Zelesnik and Dan Stocking, ATB’s government relations manager, think that cities do better by enforcing – and outsourcing – their alarm permit fee and fine programs than going to verified response or non-response.
“We’re not aware of any city that uses alarm administration that has gone to verified responses or non-response, because their problem is being handled,” Stocking maintained. “Only in the last five or six years has third-party [administration] been developing in that area. The vast majority (of people) is not even aware that (such a) solution is out there for them. Once they hear from you, they generally will go with third party, because they virtually have to do very little work.”
But Chris Russell, president of the North Texas Alarm Association, does not see the connection between using improved alarm administration to offset a move toward verified response. “Third party administration has to do with collection of fees and fines,” Russell noted.
Reported Henry Edmonds, APB’s chairman and CEO, “Cities that have gone to verified response have let the police lead the charge. If they understand there is an alternative that does work, the citizens want the police to respond, and the citizens elect the politicians,” he said. “It’s important to talk to people when the issue is being discussed rather than after a decision is made. There are a lot of benefits to the [enforcement] approach, and if they understand those benefits, they may change what they’re pushing for.”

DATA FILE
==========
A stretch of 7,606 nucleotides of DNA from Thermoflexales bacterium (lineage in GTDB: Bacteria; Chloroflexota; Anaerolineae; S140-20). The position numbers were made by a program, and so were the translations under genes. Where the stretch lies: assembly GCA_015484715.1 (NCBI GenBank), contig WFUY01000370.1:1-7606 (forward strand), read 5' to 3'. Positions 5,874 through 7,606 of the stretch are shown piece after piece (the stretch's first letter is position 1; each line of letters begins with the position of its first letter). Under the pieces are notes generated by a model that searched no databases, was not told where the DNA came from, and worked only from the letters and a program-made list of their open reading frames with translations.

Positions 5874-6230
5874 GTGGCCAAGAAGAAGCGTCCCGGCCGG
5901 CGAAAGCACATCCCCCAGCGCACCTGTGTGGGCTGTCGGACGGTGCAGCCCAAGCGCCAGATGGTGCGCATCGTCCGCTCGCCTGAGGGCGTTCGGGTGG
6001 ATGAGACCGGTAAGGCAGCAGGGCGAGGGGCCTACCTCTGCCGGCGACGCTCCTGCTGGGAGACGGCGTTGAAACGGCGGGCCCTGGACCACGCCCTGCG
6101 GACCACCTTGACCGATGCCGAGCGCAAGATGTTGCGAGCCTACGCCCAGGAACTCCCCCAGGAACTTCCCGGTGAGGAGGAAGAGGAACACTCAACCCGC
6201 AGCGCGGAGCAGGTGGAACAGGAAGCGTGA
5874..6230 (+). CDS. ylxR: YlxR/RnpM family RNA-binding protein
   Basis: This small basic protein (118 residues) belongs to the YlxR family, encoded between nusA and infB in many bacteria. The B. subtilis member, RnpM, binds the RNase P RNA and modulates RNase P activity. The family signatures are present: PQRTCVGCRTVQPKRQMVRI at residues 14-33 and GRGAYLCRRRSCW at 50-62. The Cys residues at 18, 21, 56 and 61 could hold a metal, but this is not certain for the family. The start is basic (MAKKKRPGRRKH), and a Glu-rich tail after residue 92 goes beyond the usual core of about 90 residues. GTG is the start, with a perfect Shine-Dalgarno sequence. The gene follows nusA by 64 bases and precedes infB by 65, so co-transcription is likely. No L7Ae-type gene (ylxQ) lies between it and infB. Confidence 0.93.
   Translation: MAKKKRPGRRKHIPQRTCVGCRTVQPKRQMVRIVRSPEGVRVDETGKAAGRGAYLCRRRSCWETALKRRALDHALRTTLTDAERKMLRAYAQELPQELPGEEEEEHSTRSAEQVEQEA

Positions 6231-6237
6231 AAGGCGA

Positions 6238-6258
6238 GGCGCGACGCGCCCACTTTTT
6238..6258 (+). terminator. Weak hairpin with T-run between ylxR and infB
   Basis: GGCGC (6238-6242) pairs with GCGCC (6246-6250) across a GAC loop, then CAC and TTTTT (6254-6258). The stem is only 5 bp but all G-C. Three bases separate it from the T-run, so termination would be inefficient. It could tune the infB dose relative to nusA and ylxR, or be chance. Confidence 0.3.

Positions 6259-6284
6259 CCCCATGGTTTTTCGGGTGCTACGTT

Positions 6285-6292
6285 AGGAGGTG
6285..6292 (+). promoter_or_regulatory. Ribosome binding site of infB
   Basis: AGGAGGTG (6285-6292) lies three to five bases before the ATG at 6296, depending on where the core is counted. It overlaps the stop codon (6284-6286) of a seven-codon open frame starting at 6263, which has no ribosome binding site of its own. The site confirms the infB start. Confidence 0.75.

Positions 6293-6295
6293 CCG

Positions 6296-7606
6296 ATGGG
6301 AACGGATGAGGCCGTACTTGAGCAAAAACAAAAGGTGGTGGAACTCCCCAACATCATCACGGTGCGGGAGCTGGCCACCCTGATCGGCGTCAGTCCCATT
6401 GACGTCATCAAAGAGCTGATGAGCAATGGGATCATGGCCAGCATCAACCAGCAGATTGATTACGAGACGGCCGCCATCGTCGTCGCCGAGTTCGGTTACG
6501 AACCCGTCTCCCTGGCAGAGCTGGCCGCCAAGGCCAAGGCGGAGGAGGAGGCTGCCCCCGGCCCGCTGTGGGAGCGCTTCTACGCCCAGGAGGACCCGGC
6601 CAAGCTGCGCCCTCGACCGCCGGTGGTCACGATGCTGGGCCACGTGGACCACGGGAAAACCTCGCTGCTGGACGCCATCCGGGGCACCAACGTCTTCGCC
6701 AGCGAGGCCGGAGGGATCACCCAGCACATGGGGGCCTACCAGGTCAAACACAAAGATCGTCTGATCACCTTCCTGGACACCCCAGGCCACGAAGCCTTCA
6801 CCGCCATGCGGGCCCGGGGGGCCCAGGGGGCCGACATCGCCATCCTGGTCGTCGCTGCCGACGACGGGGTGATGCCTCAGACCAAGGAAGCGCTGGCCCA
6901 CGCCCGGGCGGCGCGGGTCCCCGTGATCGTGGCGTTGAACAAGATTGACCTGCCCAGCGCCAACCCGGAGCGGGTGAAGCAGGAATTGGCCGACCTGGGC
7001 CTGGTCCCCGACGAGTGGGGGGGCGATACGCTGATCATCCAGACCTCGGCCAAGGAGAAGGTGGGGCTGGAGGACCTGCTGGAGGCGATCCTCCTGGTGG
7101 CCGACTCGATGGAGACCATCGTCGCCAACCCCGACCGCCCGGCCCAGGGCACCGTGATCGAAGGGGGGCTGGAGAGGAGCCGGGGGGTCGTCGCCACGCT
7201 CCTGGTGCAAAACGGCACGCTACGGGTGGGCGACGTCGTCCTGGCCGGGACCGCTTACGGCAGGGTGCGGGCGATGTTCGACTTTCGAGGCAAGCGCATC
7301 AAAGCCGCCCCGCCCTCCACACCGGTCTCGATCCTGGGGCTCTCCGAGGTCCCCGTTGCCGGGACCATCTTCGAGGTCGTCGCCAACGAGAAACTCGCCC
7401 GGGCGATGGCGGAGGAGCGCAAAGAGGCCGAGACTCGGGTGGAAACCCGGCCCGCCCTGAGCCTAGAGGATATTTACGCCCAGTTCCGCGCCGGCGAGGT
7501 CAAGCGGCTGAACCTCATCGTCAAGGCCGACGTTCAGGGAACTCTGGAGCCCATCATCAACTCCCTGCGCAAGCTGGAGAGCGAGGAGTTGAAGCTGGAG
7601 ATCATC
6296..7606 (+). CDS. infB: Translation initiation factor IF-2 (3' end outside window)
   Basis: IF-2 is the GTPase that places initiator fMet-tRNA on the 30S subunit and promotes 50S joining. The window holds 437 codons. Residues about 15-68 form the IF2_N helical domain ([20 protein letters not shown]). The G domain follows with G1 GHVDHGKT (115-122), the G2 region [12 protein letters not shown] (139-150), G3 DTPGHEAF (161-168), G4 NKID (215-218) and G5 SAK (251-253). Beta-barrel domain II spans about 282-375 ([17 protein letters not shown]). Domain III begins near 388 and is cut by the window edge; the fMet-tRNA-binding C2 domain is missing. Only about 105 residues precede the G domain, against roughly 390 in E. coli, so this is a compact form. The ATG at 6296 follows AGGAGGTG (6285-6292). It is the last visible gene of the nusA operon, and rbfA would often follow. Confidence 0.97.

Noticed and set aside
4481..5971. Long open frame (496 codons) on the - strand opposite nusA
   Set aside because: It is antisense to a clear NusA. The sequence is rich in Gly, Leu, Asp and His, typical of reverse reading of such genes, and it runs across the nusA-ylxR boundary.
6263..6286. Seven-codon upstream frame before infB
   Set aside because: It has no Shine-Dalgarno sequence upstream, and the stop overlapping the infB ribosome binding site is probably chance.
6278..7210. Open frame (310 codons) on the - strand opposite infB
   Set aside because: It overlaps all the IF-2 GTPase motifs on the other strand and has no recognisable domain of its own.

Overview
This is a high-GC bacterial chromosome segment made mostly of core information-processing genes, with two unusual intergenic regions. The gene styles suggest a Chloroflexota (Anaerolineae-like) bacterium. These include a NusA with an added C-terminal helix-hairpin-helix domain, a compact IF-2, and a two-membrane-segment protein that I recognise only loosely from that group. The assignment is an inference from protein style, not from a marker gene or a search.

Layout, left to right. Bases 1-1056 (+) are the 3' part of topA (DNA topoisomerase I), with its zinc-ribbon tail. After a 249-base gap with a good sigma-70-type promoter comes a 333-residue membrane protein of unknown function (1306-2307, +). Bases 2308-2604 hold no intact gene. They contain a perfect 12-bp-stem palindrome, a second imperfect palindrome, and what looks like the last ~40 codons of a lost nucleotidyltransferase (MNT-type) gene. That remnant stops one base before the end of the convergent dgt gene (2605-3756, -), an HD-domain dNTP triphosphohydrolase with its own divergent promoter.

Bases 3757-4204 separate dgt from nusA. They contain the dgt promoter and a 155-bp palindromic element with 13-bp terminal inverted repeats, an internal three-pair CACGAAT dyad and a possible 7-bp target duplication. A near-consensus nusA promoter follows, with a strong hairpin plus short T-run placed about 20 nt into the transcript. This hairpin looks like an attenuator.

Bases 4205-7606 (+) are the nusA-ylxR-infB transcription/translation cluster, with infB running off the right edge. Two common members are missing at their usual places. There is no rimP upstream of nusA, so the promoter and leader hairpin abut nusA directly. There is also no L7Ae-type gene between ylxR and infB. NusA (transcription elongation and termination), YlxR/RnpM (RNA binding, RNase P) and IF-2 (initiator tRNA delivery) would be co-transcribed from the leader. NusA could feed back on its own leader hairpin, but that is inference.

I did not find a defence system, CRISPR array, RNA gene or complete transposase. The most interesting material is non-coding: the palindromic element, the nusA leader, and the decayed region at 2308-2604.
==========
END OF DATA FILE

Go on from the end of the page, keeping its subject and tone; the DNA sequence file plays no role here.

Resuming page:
The owner of a Dallas convenience store fought with a burglar who he caught in the act when he arrived to verify an alarm.
A burglar broke into The Top Mart convenience store through a roof-mounted air conditioning unit, which triggered a burglar alarm. "When he came through, he kick it down. Everything came down," said Amjad "Abdul" Aziz, who owns the convenience store with his two younger brothers.
Aziz’s brother, Mohammed Sharif, arrived at the store at roughly 4 a.m. to verify the burglar alarm. He opened the store's iron gate and front door only to come face-to-face with the crook. Sharif recalled, "I opened the door and I go inside. Somebody jumped at me."
Luckily, police arrived on the scene very quickly. They had already seen Sharif near the store at this early hour and had stopped to investigate, thinking that he was a burglar.
Video from a surveillance camera shows Sharif and three police officers struggling to handcuff the suspect. Sharif is grateful that he only hurt his arm.
By an 11-4 vote earlier today, the Dallas City Council repealed the verified response alarm program that was approved by the council a year ago and continued to be endorsed by Dallas police chief David Kunkle.
The change, which had been championed by Mayor Tom Leppert, means that beginning October 1, 2007, Dallas police must respond to all business alarms as opposed to requiring verification that an actual burglary is occurring.